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Lesson from Nick Adenhart tragedy might help Angels cope with Tyler Skaggs' death

Mike DiGiovanna, Los Angeles Times on

Published in Baseball

ANAHEIM, Calif. -- If the Los Angeles Angels are to find a measure of closure as they grieve the July 1 death of pitcher Tyler Skaggs, if they are to feel more peace than pain when they think of their fallen teammate and return some sense of normalcy to their season, then Monday's private memorial service for the pitcher could be a therapeutic milestone.

Then again ...

"What is normal?" Angels catcher Dustin Garneau said. "We all lost a really good friend, so I don't know what normal is in this situation. I have no idea what the future holds for us Monday or afterward because not many guys have been through this or experienced something like this."

Kevin Jepsen has. The former Angels reliever was a rookie in 2009, the year 22-year-old pitcher Nick Adenhart was killed along with two friends by a drunken driver in a Fullerton, Calif., intersection April 9, just three days into the season.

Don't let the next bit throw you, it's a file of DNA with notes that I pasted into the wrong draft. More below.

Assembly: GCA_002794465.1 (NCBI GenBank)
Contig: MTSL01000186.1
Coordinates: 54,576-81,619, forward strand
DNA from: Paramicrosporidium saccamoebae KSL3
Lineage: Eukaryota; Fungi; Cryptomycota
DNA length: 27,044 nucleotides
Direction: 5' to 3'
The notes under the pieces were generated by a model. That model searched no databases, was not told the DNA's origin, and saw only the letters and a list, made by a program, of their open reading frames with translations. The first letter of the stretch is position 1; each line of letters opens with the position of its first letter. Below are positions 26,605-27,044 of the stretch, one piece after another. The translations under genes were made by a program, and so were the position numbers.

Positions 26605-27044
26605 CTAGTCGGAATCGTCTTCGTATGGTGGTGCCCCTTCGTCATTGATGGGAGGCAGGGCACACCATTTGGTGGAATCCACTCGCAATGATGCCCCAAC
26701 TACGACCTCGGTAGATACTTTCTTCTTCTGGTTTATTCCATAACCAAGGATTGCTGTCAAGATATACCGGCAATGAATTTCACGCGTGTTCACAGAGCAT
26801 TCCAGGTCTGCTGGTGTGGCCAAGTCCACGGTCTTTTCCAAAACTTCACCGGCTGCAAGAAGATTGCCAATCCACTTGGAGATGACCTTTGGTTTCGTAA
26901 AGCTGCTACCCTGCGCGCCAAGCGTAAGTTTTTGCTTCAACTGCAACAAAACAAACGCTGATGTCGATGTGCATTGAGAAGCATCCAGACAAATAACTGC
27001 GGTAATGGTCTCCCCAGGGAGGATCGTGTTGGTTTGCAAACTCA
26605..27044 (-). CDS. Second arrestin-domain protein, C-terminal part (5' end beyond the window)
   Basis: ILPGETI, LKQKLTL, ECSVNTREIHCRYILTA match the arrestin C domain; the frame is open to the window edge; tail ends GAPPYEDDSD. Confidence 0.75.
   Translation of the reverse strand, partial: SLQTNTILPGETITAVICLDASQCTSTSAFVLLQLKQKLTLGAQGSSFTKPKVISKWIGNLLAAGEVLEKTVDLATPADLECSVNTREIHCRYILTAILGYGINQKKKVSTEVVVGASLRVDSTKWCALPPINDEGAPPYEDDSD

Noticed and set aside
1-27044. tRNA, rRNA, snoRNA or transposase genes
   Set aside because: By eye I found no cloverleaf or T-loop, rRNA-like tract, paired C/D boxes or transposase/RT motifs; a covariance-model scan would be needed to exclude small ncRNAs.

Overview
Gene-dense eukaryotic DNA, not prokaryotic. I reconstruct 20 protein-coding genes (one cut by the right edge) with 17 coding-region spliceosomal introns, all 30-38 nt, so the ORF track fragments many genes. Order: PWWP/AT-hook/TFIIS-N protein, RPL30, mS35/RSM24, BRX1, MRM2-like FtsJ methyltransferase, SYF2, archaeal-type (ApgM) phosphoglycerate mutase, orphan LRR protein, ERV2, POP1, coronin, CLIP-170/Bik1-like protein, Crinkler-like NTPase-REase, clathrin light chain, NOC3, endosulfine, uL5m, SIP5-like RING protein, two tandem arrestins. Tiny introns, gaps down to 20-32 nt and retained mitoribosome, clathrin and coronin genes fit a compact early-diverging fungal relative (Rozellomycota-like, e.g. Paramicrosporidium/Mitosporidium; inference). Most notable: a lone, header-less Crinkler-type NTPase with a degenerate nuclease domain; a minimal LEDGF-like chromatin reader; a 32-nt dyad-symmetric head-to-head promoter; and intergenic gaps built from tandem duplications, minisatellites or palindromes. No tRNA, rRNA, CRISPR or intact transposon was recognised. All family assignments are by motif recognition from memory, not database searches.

Jepsen and Adenhart came up through the minor leagues together and were good friends. They broke camp with the big league club that spring and had lockers next to each other.

Those Angels experienced the same whirlwind of emotions in the two weeks following Adenhart's death as these Angels are now -- shock, grief, denial, anger, pain, sadness, a profound sense of loss.

 

It wasn't until several players, coaches and team officials attended a memorial service for Adenhart in Maryland on April 17 and a private service for the entire team was held in Angel Stadium on April 23 that the fog began to lift.

"Once you put him to rest, it's kind of finalized," said Jepson, who retired in 2018. "Up until that point, you're still not wanting to believe it. You're still waiting for him to walk through that door.

"Once you have the service, it's kind of like, 'OK, this is real, it's not a dream, we're not going to wake up from this.' They're really gone."

The entire Angels team will spend Monday's off day ahead of a two-game series in Dodger Stadium honoring Skaggs, who was 27 when he was found dead in a Southlake, Texas, hotel room. No cause of death has been given, though police did not suspect foul play or suicide.

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